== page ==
Flooding is the easiest way to stop competition from weeds, but not in a world of escalating water scarcity. Even in water-logged Louisiana, at this writing portions of eleven parishes are “abnormally dry,” and two parishes—Terrebonne and Lafourche—are in “moderate drought.” Also problematic is that flooding generates methane-producing bacteria in the rice fields, which per a World Wildlife Foundation report are responsible for 12 percent of global methane emissions each year, equivalent to the annual greenhouse gas output of the entire aviation industry, worldwide.

The Kellers’ commitment to the vision was Mason’s cue to hire Iriel Edwards, a Cornell graduate, as their SRI farm manager to get their now-landed initiative rolling. Edwards began living near the five acres they’d leased from the Kellers. Edwards also began planning the layout of the plots and thinking about the needed infrastructure.

Pretty quickly, Mason realized she couldn’t nurture the project from the West Coast. She’d have to be on site in Alexandria to observe, commune, study, and build, and to plunge her own two hands into the soil known to generations of enslaved cotton growers. Every one of their dashed dreams propel her living, breathing ones. Jubilee Justice has since raised an office near the fields, constructed a hoop house to protect tender plants from the elements, and cleared three plots where they rotate crops—rice, lentils, oats, and sesame.

“I work with a team of people that know way more than I do,” Mason said. “That’s the thing I know how to do well.”

Mason with a rice husk removal machine.

Mason with a rice husk removal machine. Photo by Remi Tallo.

Something else happened after she got to Louisiana. Mason learned from ancestry.com that she was 100 percent descended in her matrilineal line from the Mende people of Sierra Leone. For 3,500 years, the Mende have grown rice, and are one of the progenitors of the technique used in SRI, of intermittent dry growing to allow soil aeration and other benefits.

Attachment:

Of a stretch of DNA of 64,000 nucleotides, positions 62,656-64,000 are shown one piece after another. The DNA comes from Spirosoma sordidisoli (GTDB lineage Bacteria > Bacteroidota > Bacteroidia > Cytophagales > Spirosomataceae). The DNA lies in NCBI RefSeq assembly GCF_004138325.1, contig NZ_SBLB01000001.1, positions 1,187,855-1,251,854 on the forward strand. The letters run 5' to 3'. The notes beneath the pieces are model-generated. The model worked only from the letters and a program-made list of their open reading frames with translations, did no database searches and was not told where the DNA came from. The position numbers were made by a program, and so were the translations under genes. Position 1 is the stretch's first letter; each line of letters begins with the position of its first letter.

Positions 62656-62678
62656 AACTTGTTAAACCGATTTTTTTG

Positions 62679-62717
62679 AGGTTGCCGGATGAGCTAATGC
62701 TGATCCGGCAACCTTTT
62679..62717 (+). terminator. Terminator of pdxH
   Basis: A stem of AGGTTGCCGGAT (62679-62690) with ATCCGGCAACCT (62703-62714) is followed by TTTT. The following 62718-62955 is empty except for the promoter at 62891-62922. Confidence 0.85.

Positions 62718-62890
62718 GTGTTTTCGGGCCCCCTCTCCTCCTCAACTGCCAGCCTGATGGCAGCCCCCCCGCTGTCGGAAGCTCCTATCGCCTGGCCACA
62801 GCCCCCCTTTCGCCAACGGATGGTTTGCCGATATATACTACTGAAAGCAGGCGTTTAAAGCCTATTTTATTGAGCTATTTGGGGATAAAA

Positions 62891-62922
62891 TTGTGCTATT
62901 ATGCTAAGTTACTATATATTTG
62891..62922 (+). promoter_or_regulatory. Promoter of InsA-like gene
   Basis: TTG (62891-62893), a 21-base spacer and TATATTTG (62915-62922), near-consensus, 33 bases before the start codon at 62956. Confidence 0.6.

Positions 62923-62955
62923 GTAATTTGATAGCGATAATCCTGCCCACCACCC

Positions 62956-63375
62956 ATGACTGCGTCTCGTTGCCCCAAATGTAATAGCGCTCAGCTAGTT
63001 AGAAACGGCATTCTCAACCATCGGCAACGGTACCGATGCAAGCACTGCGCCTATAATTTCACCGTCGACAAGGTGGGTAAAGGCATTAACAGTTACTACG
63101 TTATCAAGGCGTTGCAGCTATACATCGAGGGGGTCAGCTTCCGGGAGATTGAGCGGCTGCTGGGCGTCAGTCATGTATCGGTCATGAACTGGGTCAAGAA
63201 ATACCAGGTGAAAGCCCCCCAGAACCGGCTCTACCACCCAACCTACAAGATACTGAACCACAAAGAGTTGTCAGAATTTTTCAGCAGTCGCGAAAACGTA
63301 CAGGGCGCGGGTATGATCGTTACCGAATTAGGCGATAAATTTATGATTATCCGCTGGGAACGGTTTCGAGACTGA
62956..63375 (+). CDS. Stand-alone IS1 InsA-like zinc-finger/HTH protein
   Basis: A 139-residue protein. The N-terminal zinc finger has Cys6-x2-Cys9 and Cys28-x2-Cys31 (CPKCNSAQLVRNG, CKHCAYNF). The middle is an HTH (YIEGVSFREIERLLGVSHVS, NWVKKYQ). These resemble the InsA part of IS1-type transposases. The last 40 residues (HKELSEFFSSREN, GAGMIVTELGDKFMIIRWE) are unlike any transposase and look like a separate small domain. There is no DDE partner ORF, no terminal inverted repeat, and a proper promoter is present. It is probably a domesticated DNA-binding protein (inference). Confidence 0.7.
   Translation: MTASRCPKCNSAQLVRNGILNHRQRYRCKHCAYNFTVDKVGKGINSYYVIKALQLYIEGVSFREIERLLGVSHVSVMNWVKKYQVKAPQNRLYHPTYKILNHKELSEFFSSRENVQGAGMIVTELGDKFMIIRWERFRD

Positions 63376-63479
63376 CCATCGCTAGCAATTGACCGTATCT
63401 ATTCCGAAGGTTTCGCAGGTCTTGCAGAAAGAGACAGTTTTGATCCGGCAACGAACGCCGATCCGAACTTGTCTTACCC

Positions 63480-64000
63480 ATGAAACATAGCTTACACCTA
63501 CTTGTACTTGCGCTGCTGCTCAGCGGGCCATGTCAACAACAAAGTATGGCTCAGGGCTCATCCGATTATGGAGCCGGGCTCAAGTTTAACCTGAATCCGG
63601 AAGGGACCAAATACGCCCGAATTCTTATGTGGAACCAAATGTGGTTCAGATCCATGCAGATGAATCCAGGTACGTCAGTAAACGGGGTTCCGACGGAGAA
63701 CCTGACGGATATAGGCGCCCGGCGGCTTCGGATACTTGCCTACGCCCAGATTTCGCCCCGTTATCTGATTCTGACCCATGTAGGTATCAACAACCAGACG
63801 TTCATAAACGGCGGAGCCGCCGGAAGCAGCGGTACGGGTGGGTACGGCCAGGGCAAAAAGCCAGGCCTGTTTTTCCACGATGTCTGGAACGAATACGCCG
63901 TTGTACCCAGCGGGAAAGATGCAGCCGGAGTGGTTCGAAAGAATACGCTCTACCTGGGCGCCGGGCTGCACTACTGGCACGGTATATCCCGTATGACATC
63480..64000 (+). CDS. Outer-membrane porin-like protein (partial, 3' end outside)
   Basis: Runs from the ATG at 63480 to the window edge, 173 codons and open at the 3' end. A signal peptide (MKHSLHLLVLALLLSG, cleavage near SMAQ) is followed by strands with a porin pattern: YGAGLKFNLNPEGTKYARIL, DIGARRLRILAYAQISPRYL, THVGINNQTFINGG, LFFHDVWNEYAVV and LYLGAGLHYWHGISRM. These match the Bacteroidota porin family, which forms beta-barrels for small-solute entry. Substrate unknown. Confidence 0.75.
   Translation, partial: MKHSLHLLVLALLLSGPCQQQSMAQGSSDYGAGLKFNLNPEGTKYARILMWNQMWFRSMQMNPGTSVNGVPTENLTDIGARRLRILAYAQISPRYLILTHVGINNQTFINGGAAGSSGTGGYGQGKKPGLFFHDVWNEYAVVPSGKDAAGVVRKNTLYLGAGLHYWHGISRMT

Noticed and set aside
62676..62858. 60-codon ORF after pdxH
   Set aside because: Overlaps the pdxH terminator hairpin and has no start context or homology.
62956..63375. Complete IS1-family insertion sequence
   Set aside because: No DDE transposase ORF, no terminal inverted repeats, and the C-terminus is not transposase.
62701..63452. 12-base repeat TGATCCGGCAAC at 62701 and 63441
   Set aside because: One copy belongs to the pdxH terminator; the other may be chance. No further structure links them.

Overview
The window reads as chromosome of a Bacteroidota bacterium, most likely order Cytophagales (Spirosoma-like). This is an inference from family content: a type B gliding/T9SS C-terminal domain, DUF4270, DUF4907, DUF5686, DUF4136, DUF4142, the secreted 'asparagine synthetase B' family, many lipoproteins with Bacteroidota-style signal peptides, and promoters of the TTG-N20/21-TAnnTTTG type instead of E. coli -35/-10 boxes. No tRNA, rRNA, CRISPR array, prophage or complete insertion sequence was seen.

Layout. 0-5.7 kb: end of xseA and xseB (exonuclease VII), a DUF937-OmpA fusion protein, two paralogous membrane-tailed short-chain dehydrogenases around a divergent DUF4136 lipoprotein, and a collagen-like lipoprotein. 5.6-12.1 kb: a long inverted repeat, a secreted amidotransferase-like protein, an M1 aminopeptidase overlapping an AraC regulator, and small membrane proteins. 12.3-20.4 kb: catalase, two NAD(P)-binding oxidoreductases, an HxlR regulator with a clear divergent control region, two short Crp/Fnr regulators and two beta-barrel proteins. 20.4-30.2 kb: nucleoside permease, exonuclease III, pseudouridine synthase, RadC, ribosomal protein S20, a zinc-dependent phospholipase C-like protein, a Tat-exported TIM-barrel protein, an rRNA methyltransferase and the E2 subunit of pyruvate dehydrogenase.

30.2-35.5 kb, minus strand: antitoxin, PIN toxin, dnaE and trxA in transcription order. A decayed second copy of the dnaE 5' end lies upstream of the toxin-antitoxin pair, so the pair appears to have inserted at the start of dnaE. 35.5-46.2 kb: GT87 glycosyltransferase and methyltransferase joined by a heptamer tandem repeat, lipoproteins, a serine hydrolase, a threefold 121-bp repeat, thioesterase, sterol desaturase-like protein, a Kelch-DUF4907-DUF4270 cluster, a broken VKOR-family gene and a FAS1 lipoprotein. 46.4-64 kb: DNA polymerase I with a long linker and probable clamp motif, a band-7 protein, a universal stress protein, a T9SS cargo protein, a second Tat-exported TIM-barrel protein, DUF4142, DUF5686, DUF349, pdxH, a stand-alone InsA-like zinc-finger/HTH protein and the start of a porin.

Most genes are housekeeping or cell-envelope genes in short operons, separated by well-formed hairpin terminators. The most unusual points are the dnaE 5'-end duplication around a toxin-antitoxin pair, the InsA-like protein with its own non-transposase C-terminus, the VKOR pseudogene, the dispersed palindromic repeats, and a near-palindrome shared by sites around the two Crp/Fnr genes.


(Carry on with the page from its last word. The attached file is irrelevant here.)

Eighteen farms in Louisiana, Mississippi, Georgia, South Carolina, North Carolina, and St. Thomas have since joined in Jubilee Justice’s SRI experiment. Styger, Edwards, and Mason regularly visit them, traveling in a big loop in the organization’s RV.

“We share with those farmers what we learn on these trial plots,” Mason explained, “and do a lot of listening too.”

Their biggest challenge has been the weeds. “If you’re not organic you blast them with herbicide,” Mason explained. “But if you’re organic, how do we work with the soil’s health and biology?” They tried covering the rows with fabric and planting through small holes, which prevented the weeds, but starved the soil. Then they tried covering the soil with layers of compost and mulch and planting directly into the hay. It too stopped the weeds, but they had to plant by hand. Now they’re getting a no-till transplanter to cut into the mulch. While hopes are high for the next planting, they’ve learned to temper them because nature, in the form of unpredictably extreme weather, can dash them altogether.

“It’s been frightening,” Mason admitted. “In the freeze we lost this whole plot filled with oats—gone. That one was filled with lentils—gone. We lost it all.”

Only the cover crops, planted to regenerate the soil’s nutrients, made it.

More recently, they’d had what she called a “major water event,” so severe that even the rice crop, which is accustomed to a lot of water, was washed out. “The rain completely flooded our fields. It’s heartbreaking,” she said. “For the plants themselves, and for the work that went into putting them in the ground. It’s an issue for every farmer, and for every person who eats.”

This is when spirit shows itself in the work, she explained. “I have surrounded myself with these beautiful young people, and we constantly talk about how to approach life’s ups and downs. We breathe together, we stretch, and we talk about how we can be steady when things are not.”

Frances Madeson is a freelance movement journalist, feature writer, and author of the comic novel Cooperative Village.